Cape Town - A multimillion-rand Constantia mansion previously owned by disgraced UK businessman Mark Thatcher could soon get a major revamp, courtesy of the Guptas.
The 8105m² property, surrounded by a 2.13m wall equipped with CCTV cameras, is owned by Islandsite Investments 180, which is part of the controversial Gupta family’s extensive South African business empire.
Until early 2005 it was the home of UK businessman Thatcher, son of former British prime minister Margaret Thatcher.
Thatcher was arrested at the house in August 2004 over links to a failed coup in Equatorial Guinea.
His arrest caused a media storm, with the world’s press camped outside his house for days.
In January 2005 Thatcher pleaded guilty under a plea bargain in a Cape Town court to charges linked to the coup plot.
Mark Thatcher leaves his Constantia house with the Scorpions in August 2004. File picture: Andrew Ingram
He was fined R3 million and received a four-year suspended prison sentence.
He admitted to “unwittingly” financing the attempted coup, which failed after a group of mercenaries was arrested.
After the trial ended Thatcher returned to London to stay with his mother.
According to deeds office records, the Guptas purchased the house in February 2005, a few weeks after the court case ended.
They bought the lavish property, which includes an eight-bedroom thatched house, a swimming pool, a wine cellar and a lapa, for R17 million.
Shares in Islandsite Investments 180, which owns the erf, are split equally between Rajesh, Atul and Chetali Gupta.
Earlier this year, Islandsite submitted a request to the Cape Town City Council to significantly upgrade the property.
According to a municipal notice, Islandsite 180 applied for permission to build another dwelling on the property.
The title deed provides for a single dwelling.
The height of the second proposed dwelling is given as 7.46m.
The family also wants to increase the maximum floor space of all the buildings by 496m², from 1 500m² to 1956m², and change the layout of the lapa.
Gupta family spokesman Gary Naidoo did not respond to email and SMS queries about who is, or will be, living there.
Residents of the upmarket suburb this week recalled the Thatcher drama, but said they did not want to speak about who lived on the property now.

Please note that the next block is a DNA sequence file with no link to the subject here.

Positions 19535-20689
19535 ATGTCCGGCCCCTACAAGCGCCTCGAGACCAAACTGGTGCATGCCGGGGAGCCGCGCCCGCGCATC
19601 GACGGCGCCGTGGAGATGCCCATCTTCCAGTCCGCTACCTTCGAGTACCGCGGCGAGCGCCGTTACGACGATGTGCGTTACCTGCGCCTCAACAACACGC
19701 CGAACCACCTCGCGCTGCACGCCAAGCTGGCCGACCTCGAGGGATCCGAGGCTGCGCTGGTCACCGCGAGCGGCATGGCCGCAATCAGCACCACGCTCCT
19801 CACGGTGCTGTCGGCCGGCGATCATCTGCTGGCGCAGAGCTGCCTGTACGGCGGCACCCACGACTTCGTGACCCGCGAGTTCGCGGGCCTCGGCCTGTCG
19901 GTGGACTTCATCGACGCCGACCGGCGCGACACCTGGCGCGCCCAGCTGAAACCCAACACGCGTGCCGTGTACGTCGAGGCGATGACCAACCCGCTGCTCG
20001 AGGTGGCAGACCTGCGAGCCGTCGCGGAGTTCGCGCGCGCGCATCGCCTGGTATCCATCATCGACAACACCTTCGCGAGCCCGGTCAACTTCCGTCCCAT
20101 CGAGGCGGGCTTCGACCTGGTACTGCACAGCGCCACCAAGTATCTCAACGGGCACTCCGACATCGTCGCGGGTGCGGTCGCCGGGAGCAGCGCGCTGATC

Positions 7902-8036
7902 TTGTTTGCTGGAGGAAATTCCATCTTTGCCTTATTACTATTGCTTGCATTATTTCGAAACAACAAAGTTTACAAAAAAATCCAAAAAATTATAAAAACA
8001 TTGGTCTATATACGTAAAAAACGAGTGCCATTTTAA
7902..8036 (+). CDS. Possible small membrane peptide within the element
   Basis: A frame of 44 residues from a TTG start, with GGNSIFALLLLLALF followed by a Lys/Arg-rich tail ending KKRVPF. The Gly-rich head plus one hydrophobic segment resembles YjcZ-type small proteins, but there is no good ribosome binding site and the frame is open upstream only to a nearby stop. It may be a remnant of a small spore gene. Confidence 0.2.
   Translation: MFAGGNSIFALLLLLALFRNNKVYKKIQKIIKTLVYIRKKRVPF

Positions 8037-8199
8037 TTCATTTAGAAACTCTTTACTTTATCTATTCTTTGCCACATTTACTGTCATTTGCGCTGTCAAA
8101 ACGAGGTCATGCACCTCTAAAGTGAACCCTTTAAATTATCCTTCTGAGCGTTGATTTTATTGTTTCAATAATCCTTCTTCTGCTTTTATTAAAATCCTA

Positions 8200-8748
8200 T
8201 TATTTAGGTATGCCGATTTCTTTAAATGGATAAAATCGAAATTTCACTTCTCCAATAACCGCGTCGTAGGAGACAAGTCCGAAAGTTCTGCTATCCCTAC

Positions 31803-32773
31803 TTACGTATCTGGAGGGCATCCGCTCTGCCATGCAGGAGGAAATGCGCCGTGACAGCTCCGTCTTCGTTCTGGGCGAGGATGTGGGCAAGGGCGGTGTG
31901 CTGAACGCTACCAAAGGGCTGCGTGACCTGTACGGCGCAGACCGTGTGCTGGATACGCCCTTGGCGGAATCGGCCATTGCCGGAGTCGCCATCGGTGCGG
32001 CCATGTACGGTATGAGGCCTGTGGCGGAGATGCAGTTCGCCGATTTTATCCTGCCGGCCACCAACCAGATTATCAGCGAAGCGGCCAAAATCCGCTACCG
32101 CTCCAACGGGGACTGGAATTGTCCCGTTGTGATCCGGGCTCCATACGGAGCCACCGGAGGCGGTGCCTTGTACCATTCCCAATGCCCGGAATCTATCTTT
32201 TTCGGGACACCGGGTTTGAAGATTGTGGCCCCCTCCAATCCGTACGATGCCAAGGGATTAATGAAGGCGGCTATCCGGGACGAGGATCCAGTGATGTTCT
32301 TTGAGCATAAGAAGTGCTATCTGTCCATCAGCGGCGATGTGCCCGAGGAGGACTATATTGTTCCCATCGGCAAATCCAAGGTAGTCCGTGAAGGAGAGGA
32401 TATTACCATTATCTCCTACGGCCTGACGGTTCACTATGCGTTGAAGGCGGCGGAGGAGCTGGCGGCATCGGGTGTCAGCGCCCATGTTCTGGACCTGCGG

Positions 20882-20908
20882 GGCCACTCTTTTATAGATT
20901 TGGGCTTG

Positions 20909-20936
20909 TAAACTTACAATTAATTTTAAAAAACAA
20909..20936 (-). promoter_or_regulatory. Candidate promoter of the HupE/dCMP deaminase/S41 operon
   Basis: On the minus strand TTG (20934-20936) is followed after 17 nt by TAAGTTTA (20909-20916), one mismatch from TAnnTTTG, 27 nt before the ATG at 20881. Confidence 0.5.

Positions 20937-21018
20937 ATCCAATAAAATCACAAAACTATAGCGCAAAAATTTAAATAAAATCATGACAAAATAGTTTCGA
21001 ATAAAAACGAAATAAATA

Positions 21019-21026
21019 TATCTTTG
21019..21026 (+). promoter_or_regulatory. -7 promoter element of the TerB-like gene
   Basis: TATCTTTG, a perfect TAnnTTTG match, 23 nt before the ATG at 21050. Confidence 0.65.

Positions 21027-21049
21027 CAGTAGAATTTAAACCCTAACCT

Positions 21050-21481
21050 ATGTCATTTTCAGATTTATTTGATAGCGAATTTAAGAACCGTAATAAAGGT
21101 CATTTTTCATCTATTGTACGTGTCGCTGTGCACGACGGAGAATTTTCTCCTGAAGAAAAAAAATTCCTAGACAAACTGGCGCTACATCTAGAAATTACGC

Islandsite Investments 180 has significant property holdings throughout South Africa including two Cape Town city centre apartments with a combined value of R9m, according to the city’s latest property valuation register.
It is also listed as the owner of three Johannesburg properties which form the so-called Gupta “compound” in Saxonwold.
These were purchased in 2005 for a total of R30m.
The company also owns four properties in Midrand and a property in La Lucia, Durban.
Founded in 2002, Investments 180 long had two of the three Gupta brothers, Atul and Rajesh, as directors.
In April, however, following what the family called “sustained political attacks on our family and our businesses” all three Gupta brothers resigned from the directorships of their South African companies.
Records show this included Islandsite 180.
They were replaced as directors at this company by close associates, including newly appointed chief executive of Oakbay Resources Ronica Ragavan and business partner Ashu Chawla.
Since the furore over Nhlanhla Nene’s axing as finance minister in December, the Guptas have withdrawn from public life.
They no longer host press briefings or attend public events.
In March they denied media reports they would relocate to Dubai in the United Arab Emirates, with Naidoo calling the claims “categorically untrue”.
Since then rumours have swirled about where they are.
While the Gupta family is seldom out of the news today, when they purchased the property in 2005 it was Thatcher who the media focused on.
As the Cape Argus reported at the time of the purchase, the Guptas were then known principally for Sahara computers and cricket sponsorships, including naming rights for Newlands.